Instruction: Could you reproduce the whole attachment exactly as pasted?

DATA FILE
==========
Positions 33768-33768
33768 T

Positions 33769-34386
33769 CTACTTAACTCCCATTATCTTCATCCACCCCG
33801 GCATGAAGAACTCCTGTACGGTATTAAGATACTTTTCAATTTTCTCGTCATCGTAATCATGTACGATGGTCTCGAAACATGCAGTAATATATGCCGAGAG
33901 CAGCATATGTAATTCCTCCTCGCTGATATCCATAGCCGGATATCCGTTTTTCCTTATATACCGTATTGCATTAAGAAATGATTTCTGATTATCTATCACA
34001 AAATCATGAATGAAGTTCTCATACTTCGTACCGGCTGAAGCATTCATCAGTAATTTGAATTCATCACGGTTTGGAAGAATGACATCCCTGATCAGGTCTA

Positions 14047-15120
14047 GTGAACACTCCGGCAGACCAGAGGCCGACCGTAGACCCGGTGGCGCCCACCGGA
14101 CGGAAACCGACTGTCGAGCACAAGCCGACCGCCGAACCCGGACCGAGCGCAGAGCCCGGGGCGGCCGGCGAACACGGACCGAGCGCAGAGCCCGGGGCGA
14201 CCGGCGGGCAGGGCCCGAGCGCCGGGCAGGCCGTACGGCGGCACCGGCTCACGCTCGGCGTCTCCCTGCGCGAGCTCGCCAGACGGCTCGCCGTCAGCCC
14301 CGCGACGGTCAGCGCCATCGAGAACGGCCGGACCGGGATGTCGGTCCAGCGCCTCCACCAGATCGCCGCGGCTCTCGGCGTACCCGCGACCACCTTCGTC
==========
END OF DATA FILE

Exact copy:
Positions 33768-33768
33768 T

Positions 33769-34386
33769 CTACTTAACTCCCATTATCTTCATCCACCCCG
33801 GCATGAAGAACTCCTGTACGGTATTAAGATACTTTTCAATTTTCTCGTCATCGTAATCATGTACGATGGTCTCGAAACATGCAGTAATATATGCCGAGAG
33901 CAGCATATGTAATTCCTCCTCGCTGATATCCATAGCCGGATATCCGTTTTTCCTTATATACCGTATTGCATTAAGAAATGATTTCTGATTATCTATCACA
34001 AAATCATGAATGAAGTTCTCATACTTCGTACCGGCTGAAGCATTCATCAGTAATTTGAATTCATCACGGTTTGGAAGAATGACATCCCTGATCAGGTCTA

Positions 14047-15120
14047 GTGAACACTCCGGCAGACCAGAGGCCGACCGTAGACCCGGTGGCGCCCACCGGA
14101 CGGAAACCGACTGTCGAGCACAAGCCGACCGCCGAACCCGGACCGAGCGCAGAGCCCGGGGCGGCCGGCGAACACGGACCGAGCGCAGAGCCCGGGGCGA
14201 CCGGCGGGCAGGGCCCGAGCGCCGGGCAGGCCGTACGGCGGCACCGGCTCACGCTCGGCGTCTCCCTGCGCGAGCTCGCCAGACGGCTCGCCGTCAGCCC
14301 CGCGACGGTCAGCGCCATCGAGAACGGCCGGACCGGGATGTCGGTCCAGCGCCTCCACCAGATCGCCGCGGCTCTCGGCGTACCCGCGACCACCTTCGTC